One of the sector’s biggest barriers to growth is the lack of fully functional CAD systems designed to exploit the emerging 3D printing industry, says Kieron Salter – managing director of additive manufacturing specialist, KW Special Projects (KWSP).
Modern manufacturing techniques – which typically build up (as opposed to subtracting) a variety of materials – desperately need their own bespoke set of CAD tools, which are still running hard to keep up with the pace of change.
Additive manufacturing has now moved beyond the capabilities of traditional CAD systems, which were originally developed to work with a subtractive CNC machining process.
We are used to designing components and forms, with the understanding that we’d begin with a block of metal that would then be cut, milled or ground to produce the final piece.
The advent of additive manufacturing has turned that concept on its head.
The challenge for developers of CAD packages is to get ahead of current manufacturing techniques, so that the design process is far more intuitive and efficient.
At the moment, the big CAD development houses are working hard to come up with a total, integrated solution, but this takes time.
What’s needed is a fundamental shift from geometric, subtractive thinking to more organic structures which fully exploit the benefits of additive manufacturing.
A great example of additive manufacturing in practice would be the construction of a tree’s roots. If a traditional CAD engineer was given this design task to be manufactured with traditional manufacturing methods, the outcome would have to be highly regular and uniform.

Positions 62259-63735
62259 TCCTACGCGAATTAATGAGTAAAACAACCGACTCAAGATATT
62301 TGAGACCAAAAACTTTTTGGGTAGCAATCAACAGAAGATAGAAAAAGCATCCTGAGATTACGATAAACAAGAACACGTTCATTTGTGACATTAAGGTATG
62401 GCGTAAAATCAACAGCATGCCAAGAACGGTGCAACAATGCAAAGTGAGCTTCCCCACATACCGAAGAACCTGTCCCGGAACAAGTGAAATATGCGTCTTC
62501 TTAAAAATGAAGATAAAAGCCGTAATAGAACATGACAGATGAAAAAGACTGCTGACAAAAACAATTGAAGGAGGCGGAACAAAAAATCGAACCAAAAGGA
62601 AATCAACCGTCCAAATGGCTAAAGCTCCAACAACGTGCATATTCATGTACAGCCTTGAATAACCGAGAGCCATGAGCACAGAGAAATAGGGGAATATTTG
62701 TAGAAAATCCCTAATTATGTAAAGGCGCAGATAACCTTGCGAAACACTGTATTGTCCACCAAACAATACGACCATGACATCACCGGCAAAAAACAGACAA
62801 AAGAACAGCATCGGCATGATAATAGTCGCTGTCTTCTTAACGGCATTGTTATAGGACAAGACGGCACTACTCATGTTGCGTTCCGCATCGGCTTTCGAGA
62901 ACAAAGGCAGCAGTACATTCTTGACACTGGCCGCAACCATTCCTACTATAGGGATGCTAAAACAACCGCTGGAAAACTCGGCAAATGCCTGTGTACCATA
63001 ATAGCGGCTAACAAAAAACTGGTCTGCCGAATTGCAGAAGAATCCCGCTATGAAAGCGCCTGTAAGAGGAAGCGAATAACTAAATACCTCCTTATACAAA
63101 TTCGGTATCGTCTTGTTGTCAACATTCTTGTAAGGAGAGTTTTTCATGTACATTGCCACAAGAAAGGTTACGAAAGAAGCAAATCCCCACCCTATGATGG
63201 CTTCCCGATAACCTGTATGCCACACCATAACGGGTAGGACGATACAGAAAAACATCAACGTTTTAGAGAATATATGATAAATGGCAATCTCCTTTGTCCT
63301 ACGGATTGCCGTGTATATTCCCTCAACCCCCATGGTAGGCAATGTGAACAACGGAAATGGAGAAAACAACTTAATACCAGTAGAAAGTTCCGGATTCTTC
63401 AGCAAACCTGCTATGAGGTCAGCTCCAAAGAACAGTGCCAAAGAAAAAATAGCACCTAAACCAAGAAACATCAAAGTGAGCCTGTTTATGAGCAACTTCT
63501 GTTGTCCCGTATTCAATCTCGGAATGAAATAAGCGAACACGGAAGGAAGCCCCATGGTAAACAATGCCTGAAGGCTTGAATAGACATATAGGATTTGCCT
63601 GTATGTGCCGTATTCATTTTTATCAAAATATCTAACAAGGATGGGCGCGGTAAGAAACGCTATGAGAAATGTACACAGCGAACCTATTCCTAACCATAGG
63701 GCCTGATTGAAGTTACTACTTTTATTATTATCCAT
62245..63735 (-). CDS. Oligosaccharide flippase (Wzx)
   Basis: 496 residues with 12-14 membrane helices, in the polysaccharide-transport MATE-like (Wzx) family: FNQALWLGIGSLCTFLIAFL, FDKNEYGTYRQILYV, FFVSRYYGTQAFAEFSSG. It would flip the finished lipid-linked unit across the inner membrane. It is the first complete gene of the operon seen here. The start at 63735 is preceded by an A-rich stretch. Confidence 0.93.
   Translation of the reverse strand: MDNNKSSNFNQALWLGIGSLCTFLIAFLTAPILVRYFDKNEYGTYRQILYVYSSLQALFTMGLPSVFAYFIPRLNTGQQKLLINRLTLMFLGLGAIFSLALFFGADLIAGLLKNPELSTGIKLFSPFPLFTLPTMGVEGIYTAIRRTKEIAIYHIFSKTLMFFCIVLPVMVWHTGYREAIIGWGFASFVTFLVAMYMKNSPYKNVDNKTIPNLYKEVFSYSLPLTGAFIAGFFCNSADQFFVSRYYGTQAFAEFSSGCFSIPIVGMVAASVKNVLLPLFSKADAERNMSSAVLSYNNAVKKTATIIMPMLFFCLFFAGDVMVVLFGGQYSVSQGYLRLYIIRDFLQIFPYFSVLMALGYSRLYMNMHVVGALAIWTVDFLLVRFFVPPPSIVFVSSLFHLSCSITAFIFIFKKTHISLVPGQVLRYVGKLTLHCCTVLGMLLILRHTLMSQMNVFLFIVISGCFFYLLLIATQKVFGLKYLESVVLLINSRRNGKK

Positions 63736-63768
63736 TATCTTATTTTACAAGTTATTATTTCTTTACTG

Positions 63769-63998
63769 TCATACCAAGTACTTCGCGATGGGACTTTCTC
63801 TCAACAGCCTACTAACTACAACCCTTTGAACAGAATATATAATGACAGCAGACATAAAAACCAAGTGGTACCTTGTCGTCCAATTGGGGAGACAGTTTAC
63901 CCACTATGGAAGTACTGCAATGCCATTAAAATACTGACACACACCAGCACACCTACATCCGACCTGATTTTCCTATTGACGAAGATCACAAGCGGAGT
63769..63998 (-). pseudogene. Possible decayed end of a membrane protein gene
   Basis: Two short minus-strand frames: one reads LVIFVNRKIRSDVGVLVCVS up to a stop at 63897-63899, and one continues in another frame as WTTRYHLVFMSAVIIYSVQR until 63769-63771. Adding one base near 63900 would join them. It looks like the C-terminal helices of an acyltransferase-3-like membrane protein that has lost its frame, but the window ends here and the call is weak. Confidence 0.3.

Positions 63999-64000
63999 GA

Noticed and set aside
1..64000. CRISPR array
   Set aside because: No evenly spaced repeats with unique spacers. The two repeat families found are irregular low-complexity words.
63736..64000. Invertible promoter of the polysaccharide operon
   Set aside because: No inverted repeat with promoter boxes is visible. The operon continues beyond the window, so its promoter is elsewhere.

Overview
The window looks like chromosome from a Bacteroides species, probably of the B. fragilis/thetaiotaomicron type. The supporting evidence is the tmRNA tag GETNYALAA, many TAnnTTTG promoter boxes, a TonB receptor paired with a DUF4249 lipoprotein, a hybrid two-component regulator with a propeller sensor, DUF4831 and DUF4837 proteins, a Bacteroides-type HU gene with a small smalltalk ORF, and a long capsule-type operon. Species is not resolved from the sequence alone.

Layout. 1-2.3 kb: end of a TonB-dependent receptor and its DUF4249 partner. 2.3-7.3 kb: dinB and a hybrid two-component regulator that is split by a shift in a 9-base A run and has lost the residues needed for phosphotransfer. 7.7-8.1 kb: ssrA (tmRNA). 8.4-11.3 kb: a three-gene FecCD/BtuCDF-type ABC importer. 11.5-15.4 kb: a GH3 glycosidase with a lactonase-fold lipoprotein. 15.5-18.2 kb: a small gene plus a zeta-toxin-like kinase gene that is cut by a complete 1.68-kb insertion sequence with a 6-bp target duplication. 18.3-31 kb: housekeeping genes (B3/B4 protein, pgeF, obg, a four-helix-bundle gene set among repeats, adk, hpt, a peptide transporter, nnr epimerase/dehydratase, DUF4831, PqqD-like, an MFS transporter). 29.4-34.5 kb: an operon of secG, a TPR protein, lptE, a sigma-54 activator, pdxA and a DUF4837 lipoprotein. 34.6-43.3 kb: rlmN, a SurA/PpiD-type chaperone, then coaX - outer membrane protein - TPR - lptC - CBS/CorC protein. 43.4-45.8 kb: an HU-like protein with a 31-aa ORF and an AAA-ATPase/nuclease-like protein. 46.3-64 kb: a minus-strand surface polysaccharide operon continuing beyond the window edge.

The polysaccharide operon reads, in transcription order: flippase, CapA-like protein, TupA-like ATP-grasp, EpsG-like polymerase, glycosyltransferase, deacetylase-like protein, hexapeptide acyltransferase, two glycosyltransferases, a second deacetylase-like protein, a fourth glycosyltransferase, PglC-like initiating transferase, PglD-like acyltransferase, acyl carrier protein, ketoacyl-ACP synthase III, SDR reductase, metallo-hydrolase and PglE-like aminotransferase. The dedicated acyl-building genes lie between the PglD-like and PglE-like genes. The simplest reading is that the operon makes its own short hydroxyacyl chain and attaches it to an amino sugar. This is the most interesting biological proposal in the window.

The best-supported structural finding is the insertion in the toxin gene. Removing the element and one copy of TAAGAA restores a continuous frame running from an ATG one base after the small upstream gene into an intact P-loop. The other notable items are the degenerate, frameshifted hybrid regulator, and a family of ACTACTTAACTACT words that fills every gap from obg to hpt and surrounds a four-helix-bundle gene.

If designed to be manufactured using additive manufacturing, the solution would end up looking much more complex and organic.
In this way, parts developed via additive manufacturing look much more organic, as they take into account the key stresses and load paths of the manufactured item.
As pioneering additive manufacturing specialists, KW Special Projects (KWSP) is utilising finite element analysis tools to make design decisions first, then transposing this knowledge across to CAD.
This is still too complex a process and we’re waiting for readily available, integrated software that enables this to happen far more quickly. We want to see FE driving the design, and as an integrated design tool.
Additive manufacturing is such an exciting and dynamic area of manufacturing right now that CAD developers and even engineering course directors are finding it hard to keep up with the pace of change.
Once we have the right tools in place to design additive manufacturing based solutions more easily, then I predict another surge in growth of this technology.